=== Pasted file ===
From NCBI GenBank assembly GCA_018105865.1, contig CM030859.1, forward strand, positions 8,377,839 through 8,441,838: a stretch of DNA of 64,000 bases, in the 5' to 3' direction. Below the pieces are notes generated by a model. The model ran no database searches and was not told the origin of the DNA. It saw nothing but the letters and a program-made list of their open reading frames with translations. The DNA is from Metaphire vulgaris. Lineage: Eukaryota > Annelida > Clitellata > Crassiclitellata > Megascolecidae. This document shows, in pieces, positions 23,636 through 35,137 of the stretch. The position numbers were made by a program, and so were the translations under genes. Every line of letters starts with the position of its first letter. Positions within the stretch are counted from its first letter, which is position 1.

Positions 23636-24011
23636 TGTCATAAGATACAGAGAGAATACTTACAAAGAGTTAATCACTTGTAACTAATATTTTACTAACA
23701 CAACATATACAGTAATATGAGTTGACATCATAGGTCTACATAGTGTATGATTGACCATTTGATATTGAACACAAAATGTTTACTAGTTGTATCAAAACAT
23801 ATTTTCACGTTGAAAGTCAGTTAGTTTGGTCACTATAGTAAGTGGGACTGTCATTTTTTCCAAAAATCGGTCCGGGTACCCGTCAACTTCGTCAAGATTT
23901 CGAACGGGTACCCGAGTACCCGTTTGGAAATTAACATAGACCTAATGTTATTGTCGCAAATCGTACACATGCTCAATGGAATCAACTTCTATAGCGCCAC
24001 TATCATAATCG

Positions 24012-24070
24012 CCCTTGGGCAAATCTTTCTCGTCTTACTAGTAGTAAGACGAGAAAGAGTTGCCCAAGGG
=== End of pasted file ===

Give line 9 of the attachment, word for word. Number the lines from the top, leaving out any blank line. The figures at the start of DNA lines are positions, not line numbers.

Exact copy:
24012 CCCTTGGGCAAATCTTTCTCGTCTTACTAGTAGTAAGACGAGAAAGAGTTGCCCAAGGG